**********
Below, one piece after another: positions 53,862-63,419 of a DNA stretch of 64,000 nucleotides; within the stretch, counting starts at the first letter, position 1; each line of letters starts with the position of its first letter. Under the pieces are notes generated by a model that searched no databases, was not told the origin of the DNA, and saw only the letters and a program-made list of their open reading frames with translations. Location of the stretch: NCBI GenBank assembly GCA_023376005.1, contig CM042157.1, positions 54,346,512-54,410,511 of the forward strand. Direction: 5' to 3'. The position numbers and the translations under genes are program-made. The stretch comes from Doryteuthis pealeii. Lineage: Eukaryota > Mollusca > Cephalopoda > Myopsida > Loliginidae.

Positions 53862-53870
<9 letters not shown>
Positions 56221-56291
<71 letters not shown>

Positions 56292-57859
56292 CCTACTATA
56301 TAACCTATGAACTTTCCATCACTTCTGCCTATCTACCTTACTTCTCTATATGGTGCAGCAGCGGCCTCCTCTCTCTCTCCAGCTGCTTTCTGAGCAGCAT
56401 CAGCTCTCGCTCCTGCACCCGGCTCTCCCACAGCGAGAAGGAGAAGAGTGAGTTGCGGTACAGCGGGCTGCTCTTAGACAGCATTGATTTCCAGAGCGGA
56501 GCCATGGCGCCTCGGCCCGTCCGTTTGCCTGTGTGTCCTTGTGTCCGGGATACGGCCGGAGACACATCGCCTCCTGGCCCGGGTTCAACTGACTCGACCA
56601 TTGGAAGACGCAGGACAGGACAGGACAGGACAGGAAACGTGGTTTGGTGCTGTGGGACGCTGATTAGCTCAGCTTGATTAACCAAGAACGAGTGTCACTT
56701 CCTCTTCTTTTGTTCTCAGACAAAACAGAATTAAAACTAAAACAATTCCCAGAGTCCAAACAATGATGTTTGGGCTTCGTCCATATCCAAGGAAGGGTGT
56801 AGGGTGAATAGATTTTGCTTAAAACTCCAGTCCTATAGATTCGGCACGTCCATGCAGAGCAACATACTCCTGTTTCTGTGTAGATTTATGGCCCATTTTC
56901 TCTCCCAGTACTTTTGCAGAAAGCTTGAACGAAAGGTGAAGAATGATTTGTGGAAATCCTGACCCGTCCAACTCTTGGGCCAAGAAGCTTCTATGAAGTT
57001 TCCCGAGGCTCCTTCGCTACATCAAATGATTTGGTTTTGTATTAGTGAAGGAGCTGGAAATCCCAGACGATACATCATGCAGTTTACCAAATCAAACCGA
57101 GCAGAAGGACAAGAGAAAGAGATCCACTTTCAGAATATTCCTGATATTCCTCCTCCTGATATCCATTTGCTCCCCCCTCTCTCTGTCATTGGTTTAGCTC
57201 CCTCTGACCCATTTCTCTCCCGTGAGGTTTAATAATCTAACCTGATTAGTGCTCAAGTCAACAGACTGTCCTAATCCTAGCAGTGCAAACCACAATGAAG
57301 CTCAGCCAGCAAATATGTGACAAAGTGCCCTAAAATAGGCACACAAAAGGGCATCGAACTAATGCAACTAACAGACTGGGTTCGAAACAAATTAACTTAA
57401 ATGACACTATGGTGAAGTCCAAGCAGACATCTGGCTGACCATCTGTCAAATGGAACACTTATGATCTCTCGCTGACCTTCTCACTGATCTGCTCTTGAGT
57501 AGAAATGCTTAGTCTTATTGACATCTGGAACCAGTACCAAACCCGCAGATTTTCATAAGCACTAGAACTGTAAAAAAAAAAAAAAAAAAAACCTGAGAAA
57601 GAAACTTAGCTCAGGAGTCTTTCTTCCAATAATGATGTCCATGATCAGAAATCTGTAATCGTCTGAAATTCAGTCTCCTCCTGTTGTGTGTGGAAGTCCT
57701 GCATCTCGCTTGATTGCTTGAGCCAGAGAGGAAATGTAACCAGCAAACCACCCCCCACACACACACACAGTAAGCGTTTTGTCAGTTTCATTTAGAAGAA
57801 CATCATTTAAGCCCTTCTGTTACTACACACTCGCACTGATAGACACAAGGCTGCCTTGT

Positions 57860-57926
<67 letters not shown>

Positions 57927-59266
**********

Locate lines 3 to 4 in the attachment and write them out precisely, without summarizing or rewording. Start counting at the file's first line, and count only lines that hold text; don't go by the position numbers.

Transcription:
<9 letters not shown>
Positions 56221-56291